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  10. I really love the original cover of Games of Command. And yes, Brandon is in uniform, but the cover is dynamic in so many ways.

    I thought about using the new cover for The Down Home Zombie Blues at one of my "This" group, but then decided to try to steer away from Brigaders covers, for the most part. I do love that cover too--looks very modern and techy, which is a great fit for the story.

    Of the covers pictured above I think the first one and in the THIS group the Zoe Archer cover are my favorites.

    Greta makes a good point about men in uniform being very difficult to find on the stock photo sites. I wonder why that is when military men are so popular as heroes.

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  11. >I wonder why that is

    Probably because the photographers would have to pay for renting/making costumes. Even if they did, the financial risk is probably fairly high. No guarantee of return on the investment.

    I do love a heroine or hero in uniform, but frankly we've done well advocating for covers that represent SFR *at all.* Our efforts have definitely paid off.

    A good cover designer can probably find ways to work with the limits of available images. The skilled ones are worth their weight in gold.

    And whenever possible, consider having custom, digitally illustrated covers done. I realize it's a long shot for most, but it might be worth budgeting for certain books.

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  12. >The early cover of Linnea Sinclair's Games of Command comes to mind as one I loved.

    I once saw a romance reader comment (at Smart Bitches...somewhere) that she liked Games of Command, but if she had encountered the original cover first, she never would have picked it up. Despite the couple it seemed too much like non-romantic SF to her.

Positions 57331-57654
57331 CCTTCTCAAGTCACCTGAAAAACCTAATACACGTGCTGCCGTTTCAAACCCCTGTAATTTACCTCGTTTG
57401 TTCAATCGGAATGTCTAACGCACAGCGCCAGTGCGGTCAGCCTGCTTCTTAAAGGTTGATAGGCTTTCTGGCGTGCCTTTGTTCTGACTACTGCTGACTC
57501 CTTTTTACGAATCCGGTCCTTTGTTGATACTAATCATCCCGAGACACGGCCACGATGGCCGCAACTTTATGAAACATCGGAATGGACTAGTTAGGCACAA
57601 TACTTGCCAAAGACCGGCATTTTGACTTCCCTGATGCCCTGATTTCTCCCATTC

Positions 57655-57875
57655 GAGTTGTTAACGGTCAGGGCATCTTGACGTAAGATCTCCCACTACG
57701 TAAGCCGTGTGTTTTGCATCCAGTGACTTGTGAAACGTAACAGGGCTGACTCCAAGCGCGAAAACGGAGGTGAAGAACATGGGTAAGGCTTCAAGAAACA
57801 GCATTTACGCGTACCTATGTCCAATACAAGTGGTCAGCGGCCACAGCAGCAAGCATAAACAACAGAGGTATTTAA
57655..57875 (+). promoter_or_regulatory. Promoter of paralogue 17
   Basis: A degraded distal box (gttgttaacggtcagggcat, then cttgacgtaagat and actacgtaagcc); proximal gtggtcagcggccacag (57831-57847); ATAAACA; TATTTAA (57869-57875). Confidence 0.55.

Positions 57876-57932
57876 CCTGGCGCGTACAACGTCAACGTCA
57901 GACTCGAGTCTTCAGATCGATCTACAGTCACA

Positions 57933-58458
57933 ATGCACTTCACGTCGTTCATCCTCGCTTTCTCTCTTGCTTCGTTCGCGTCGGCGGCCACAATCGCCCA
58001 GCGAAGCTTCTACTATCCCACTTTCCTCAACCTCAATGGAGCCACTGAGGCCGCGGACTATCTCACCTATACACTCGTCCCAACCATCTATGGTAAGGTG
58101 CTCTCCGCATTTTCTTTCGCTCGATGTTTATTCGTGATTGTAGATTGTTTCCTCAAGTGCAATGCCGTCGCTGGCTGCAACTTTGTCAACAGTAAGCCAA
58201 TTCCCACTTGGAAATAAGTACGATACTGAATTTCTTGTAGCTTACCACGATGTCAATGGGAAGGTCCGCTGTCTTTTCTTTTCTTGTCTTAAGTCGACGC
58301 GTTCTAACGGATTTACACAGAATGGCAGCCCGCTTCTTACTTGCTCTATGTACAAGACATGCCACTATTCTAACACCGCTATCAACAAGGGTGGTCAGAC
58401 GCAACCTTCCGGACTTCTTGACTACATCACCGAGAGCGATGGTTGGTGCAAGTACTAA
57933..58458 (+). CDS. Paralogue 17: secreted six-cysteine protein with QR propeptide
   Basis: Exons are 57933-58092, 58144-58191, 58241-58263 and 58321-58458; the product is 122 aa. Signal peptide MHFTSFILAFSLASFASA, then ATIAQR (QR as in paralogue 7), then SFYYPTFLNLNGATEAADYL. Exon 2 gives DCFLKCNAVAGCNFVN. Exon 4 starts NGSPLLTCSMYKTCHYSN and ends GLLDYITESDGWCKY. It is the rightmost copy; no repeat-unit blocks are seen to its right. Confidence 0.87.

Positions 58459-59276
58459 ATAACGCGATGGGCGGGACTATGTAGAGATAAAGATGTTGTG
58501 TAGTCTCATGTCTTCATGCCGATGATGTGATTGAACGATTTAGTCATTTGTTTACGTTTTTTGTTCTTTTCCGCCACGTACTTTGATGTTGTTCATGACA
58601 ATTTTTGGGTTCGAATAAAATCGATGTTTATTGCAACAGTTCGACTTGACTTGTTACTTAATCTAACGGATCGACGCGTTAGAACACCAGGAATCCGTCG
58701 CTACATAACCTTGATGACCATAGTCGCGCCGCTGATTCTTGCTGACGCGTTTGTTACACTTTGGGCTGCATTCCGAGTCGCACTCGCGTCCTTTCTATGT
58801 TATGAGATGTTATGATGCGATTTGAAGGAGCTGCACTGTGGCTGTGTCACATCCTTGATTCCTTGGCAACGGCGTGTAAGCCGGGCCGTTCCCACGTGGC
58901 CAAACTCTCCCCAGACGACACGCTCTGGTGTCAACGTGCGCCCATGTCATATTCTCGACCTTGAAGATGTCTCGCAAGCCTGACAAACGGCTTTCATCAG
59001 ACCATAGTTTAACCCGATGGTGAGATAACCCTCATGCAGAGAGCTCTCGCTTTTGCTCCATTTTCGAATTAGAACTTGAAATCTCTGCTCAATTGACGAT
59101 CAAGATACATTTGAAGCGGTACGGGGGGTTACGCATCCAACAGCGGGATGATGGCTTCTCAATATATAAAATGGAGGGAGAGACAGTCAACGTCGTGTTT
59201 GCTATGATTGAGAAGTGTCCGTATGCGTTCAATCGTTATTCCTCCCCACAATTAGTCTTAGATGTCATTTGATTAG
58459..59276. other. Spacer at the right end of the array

Very anecdotal, but something to consider.

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  13. Totally fun, Laurie! Sorry for brevity, book tour insanity...

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  14. Interesting timing on your question/poll as I recently regained my rights to my THE DOWN HOME ZOMBIE BLUES and my agent was emphatic we return to the more SF-y covers (and less romance-y covers) because the move to the latter hurt my sales when Bantam did the switch (little did we know...)., :-)

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  15. I think it's interesting that the best covers of both groups featured couples--either dressed or semi-dressed. One of the salient features of great SFR is the balance between hero and heroine, and I think the cover should reflect that. When my agent/publisher asked me if I had any ideas about the cover for my upcoming release of UNCHAINED MEMORY, the first thing I answered was that I wanted a couple and no naked male (headless) torso, please.

    As for heat level, yes, I do want some indication of that in the way the couple is portrayed. I don't want them looking away from each other, not touching, completely separate, as some of these covers show. My H/H are as close emotionally and sexually as it's possible to be, so the cover should reflect that. If that means we have to hire models as some cost, then so be it.

    And, lol, Laurie, I ALWAYS preferred Kirk with his shirt OFF!

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  16. I do think whoever posted on the FB page that readers have their own preferences, was very right.